Will Lightning Strike Twice For K-Pop's PSY?
There was another big story on the Korean peninsula over the weekend, but it wasn't about the guy in the north with the missiles and the threats. No, the other big story is about the guy in the south with the shades and the goofy dance moves, South Korean K-Pop star PSY.
The singer released his new video on at a concert on Saturday for the song "Gentleman," the follow-up to his monster hit "Gangnam Style," which at last count had been viewed more than 1.5 billion times on YouTube.
Tens of thousands of people converged on the World Cup stadium in Seoul for PSY's concert, excited to hear his new song and see the new video. The pressure is on to see if he can follow up the huge success of "Gangnam Style."
Lee Han Sun, a 33-year-old old power plant engineer, was headed inside with 50,000 other PSY fans for the sold-out concert. Lee hopes the new song will be a bit hit.
"I have really high expectations for how this one is going to turn out," he says. "'Gangnam Style' had such a huge impact, and I expect this one to have an even larger one."
The audio for the single "Gentleman" came out Saturday morning, and Lee likes what he's heard so far. But he was waiting on the key element: the video.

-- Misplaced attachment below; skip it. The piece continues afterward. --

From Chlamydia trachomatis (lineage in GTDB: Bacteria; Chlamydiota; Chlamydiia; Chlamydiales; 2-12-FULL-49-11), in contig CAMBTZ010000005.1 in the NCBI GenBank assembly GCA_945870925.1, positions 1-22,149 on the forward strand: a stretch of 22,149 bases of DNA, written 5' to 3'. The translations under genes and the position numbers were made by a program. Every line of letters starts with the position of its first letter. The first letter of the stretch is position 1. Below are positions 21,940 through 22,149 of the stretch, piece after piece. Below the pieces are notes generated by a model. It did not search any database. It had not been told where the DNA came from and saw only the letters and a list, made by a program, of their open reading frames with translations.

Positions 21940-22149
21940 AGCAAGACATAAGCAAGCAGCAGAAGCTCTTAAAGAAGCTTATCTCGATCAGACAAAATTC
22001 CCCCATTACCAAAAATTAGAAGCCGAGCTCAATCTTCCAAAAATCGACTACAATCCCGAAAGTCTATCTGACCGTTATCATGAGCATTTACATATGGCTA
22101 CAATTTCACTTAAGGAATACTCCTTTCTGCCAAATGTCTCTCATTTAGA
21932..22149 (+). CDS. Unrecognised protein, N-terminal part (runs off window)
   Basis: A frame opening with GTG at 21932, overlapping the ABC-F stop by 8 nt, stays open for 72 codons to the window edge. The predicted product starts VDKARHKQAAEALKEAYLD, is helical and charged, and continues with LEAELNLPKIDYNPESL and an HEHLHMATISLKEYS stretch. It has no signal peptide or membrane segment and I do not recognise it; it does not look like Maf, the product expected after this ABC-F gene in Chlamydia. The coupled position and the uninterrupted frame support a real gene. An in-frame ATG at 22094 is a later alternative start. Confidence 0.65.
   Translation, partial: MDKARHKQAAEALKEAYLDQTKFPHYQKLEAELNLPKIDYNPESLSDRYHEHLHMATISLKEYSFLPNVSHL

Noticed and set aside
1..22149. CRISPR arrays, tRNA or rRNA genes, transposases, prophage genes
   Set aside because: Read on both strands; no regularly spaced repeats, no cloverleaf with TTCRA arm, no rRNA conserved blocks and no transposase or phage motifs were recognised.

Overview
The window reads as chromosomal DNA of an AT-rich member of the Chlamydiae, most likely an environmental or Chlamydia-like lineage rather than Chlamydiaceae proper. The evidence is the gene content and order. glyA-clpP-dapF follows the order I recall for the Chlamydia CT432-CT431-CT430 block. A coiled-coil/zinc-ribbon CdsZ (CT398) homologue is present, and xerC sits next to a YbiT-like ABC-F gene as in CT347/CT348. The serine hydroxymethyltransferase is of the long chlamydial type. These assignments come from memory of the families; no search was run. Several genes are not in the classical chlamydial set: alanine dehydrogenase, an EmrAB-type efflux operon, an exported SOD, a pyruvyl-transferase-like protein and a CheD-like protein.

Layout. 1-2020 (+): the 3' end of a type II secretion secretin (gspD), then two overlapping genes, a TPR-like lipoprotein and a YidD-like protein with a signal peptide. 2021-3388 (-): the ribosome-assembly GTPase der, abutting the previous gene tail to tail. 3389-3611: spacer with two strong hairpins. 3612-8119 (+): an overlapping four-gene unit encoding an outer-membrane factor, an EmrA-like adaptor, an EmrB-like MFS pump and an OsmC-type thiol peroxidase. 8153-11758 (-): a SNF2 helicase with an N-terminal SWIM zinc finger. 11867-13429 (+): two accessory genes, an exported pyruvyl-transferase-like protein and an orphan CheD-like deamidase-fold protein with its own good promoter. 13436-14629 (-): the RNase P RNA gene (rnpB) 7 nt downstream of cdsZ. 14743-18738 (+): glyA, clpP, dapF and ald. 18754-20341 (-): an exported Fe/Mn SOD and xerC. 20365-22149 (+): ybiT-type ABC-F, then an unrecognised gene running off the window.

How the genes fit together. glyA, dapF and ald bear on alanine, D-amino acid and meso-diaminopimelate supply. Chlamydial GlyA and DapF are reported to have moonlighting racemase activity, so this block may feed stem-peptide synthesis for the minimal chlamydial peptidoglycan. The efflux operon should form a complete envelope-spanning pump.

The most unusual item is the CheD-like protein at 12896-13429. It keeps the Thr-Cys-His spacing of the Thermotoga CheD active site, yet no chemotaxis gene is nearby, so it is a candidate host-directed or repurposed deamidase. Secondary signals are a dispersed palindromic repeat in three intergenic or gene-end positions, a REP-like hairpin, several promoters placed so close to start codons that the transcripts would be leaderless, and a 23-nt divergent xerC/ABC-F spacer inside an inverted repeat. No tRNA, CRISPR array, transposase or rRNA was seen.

Some here wonder if PSY — or anyone — can match the success of Gangnam, which took Korean pop, also known as K-Pop, global.
Even Lee worries PSY could become a global one-hit wonder.
"I heard the new single and, honestly, I don't know. I think maybe there's a 30-percent chance it will flop," he says.
Sunday morning, after the concert, the video was out. And what better place to hear the public's verdict than in the Gangnam, the wealthy, fashionable district in Seoul which PSY parodied with his absurd, lassoing, horse-riding dance?
Kim Kyung Ah, a 21-year-old film student at Seoul's Dong Kuk University, says the new video — full of hip-thrusting, slap-stick and big dance numbers — is similar to Gangnam and a bit of a let down.
"Because PSY was a big hit internationally, I had this expectation that he was going to produce something of quality that befits his reputation," Kim says. "But he copied this one dance move from a famous girl group, so I thought it wasn't as fresh as I expected."
Kim's boyfriend, Lee Ju Yong, a freelance photographer, agrees. He also thought the new video had too much product placement. Lee is actually from Gangnam, and says he's actually not rich.
Although the new video did not live up to expectations, the couple are still PSY fans, and Kim is proud of what PSY has done to boost their country's image.
"He's promoting Korea to the rest of the world," she says, "and spreading K-Pop."
Which is a lot more than can be said for that guy with the missiles up north.